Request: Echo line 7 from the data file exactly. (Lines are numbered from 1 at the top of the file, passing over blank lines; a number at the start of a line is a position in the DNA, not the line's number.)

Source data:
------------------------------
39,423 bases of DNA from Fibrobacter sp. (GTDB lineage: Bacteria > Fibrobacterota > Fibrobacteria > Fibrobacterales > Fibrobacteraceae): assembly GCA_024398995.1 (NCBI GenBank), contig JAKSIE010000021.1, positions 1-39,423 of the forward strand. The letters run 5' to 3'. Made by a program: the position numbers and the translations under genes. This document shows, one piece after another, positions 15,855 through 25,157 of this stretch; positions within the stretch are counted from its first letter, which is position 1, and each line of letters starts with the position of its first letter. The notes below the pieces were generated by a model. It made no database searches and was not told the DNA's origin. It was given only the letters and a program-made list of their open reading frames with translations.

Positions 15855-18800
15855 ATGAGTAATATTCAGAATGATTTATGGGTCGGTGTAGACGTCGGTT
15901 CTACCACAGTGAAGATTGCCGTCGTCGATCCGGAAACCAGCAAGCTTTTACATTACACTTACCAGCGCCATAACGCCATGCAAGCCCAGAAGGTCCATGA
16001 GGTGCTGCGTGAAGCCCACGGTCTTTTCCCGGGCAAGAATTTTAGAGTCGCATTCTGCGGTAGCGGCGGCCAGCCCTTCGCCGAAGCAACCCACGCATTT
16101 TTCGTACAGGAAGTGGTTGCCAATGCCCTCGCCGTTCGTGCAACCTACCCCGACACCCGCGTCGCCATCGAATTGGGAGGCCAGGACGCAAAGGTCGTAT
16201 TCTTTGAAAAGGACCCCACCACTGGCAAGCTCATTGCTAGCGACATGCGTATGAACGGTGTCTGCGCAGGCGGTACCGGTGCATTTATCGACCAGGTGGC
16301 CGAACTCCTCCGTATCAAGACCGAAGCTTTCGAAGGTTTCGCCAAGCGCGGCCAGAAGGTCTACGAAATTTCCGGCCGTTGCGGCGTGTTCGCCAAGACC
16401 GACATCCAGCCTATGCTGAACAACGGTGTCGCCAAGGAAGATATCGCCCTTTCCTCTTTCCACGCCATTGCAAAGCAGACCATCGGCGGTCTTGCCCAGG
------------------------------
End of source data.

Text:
16201 TCTTTGAAAAGGACCCCACCACTGGCAAGCTCATTGCTAGCGACATGCGTATGAACGGTGTCTGCGCAGGCGGTACCGGTGCATTTATCGACCAGGTGGC